The NYSE has proposed to amend its listing requirements related to a company filing delinquent reports with the SEC. The proposal expands the NYSE’s existing late filer rule to include Form 10-Qs, clarifies how the NYSE will treat companies whose annual or quarterly reports are defective at the time of filing or become defective later, and establishes further procedures for handling these delinquencies.  

Currently, the rule only applies to late annual reports (Form 10-K, 20-F or 40-F). The proposal would add Form 10-Qs to its late filing rules, so that a company would be considered a delinquent filer once it misses the deadline of a Form 10-Q or annual report. In addition to past due quarterly or annual reports, the NYSE also considers any of the following events as delinquent filings: an annual report is filed without an audit report; the auditor withdraws its audit report or the company files a Form 8-K disclosing that a previously filed audit report should no longer be relied upon; or the company files a Form 8-K or Form 6-K disclosing that previously issued financial statements should no longer be relied upon and does not correct them within 60 days (the date may be earlier if the NYSE determines that corrections are unlikely or the errors are severe). 

A company that met the original filing deadline but whose Form 10-Q or annual report contains a material deficiency, as determined by the NYSE, is also considered a late filer. Some of the examples that would make a filing deficient for this purpose include: if the filing does not include the required financial statements or a required audit opinion; an audit opinion includes qualifying or disclaiming language or the auditor provides an adverse audit opinion; an audit opinion is unsigned or undated; signatures or certifications are missing; or the auditor has not conducted a SAS 100 review for the Form 10-Q.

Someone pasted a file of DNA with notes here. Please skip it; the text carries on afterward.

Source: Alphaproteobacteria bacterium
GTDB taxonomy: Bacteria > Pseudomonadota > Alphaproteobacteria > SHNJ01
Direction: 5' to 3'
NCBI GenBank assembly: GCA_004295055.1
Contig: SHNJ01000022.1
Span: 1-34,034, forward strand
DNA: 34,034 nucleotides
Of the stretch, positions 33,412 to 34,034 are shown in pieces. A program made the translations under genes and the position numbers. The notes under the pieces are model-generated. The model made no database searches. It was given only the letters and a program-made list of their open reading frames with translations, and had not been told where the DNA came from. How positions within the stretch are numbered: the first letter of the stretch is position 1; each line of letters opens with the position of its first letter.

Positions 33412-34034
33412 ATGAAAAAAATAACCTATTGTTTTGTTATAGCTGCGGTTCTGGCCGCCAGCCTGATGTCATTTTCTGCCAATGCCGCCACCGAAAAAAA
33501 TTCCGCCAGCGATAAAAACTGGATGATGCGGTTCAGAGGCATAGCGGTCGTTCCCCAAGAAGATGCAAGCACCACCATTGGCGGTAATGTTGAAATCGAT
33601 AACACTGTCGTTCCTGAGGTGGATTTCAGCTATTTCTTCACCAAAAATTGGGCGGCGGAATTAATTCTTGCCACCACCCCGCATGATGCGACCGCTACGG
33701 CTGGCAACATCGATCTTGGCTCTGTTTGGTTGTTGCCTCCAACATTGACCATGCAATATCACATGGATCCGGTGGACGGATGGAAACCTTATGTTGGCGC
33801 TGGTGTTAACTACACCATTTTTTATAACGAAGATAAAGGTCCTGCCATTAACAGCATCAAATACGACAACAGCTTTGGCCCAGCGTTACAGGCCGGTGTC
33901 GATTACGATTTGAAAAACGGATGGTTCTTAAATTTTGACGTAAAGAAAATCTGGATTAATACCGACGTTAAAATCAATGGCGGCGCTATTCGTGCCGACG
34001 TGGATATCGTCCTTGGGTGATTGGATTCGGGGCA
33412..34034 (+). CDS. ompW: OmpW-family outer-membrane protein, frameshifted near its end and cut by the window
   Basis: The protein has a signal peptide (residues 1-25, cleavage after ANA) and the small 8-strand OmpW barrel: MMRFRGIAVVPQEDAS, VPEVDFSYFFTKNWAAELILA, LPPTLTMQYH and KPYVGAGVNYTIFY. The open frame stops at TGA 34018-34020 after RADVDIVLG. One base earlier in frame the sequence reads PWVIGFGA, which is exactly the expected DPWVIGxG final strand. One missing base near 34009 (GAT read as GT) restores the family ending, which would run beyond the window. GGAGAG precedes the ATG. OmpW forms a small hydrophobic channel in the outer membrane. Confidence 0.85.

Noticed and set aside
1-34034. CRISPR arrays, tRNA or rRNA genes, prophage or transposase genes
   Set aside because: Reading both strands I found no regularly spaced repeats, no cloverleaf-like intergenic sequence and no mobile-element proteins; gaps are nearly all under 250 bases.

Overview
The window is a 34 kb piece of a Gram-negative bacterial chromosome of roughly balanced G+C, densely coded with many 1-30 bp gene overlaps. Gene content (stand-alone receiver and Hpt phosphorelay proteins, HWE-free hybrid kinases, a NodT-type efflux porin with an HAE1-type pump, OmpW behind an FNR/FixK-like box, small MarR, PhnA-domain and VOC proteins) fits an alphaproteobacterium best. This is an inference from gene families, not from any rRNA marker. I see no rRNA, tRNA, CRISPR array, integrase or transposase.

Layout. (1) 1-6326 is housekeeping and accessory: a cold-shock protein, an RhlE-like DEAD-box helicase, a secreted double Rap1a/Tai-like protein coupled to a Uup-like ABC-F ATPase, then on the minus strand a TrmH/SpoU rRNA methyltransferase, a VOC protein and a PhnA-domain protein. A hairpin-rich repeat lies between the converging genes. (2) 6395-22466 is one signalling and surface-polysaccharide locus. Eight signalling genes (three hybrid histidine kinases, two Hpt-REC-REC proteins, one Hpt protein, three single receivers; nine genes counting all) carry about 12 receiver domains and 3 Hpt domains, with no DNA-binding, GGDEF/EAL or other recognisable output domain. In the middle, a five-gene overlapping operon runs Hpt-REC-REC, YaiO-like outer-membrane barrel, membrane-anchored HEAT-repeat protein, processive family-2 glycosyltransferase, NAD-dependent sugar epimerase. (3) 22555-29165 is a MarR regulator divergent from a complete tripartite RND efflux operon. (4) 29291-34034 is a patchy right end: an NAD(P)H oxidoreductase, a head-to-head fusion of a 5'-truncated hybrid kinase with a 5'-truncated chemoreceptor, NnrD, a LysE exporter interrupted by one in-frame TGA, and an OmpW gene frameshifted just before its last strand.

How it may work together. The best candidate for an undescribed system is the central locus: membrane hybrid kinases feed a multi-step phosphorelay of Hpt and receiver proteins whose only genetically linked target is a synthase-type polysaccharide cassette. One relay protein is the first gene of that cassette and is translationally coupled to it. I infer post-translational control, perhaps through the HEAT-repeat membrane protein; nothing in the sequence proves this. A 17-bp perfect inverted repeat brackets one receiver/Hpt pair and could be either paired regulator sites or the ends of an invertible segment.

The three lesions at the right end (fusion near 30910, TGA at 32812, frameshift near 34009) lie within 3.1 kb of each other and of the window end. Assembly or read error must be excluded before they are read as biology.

The NYSE will notify a company once it believes any of the above filing deficiencies occurred. Within five days, the company must contact the NYSE and issue a press release disclosing that they have been made aware of the deficiency by the NYSE and any known anticipated date for fixing the problem. For six months from the date of the deficiency, the NYSE will monitor the company until there is a cure. After that period, the NYSE may either allow the securities to continue to be traded for up to an additional six-month period or will commence suspension and delisting procedures. 

Under the proposal, the NYSE can also decide, in its sole discretion, not to allow for any cure period or shorten those periods, and immediately commence suspension and delisting, for reasons including: allegations of financial fraud or illegal actions related to a company’s financial reporting; the resignation or termination by the company of the company’s auditor due to a disagreement; an extended delay in appointing a new auditor after a prior auditor’s resignation or termination; the resignation of directors, including audit committee members; the resignation or termination of key executives; evidence that it may be impossible for the company to cure its delinquencies within the requisite time periods; or any past history with late filings. 

The proposal has been filed with the SEC and is awaiting comments.